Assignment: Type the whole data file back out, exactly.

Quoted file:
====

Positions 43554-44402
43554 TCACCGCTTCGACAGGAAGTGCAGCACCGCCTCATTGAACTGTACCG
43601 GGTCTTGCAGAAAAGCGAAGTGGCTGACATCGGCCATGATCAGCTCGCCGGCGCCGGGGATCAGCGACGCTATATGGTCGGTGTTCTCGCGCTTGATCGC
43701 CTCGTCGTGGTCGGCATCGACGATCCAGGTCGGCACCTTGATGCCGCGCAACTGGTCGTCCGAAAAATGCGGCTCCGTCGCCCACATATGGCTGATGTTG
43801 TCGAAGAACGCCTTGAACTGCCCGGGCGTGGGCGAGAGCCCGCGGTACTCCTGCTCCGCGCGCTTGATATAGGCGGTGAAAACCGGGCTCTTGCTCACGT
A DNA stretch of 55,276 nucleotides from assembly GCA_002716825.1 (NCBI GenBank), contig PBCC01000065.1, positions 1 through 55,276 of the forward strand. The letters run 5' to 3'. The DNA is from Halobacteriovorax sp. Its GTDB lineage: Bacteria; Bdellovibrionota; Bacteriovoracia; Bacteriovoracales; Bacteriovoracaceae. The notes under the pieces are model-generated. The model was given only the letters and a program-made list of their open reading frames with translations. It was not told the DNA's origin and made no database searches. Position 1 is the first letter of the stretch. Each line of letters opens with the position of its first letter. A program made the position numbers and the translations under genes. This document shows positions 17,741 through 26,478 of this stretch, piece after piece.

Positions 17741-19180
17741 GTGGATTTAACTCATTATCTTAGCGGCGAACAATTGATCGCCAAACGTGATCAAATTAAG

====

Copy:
Positions 43554-44402
43554 TCACCGCTTCGACAGGAAGTGCAGCACCGCCTCATTGAACTGTACCG
43601 GGTCTTGCAGAAAAGCGAAGTGGCTGACATCGGCCATGATCAGCTCGCCGGCGCCGGGGATCAGCGACGCTATATGGTCGGTGTTCTCGCGCTTGATCGC
43701 CTCGTCGTGGTCGGCATCGACGATCCAGGTCGGCACCTTGATGCCGCGCAACTGGTCGTCCGAAAAATGCGGCTCCGTCGCCCACATATGGCTGATGTTG
43801 TCGAAGAACGCCTTGAACTGCCCGGGCGTGGGCGAGAGCCCGCGGTACTCCTGCTCCGCGCGCTTGATATAGGCGGTGAAAACCGGGCTCTTGCTCACGT
A DNA stretch of 55,276 nucleotides from assembly GCA_002716825.1 (NCBI GenBank), contig PBCC01000065.1, positions 1 through 55,276 of the forward strand. The letters run 5' to 3'. The DNA is from Halobacteriovorax sp. Its GTDB lineage: Bacteria; Bdellovibrionota; Bacteriovoracia; Bacteriovoracales; Bacteriovoracaceae. The notes under the pieces are model-generated. The model was given only the letters and a program-made list of their open reading frames with translations. It was not told the DNA's origin and made no database searches. Position 1 is the first letter of the stretch. Each line of letters opens with the position of its first letter. A program made the position numbers and the translations under genes. This document shows positions 17,741 through 26,478 of this stretch, piece after piece.

Positions 17741-19180
17741 GTGGATTTAACTCATTATCTTAGCGGCGAACAATTGATCGCCAAACGTGATCAAATTAAG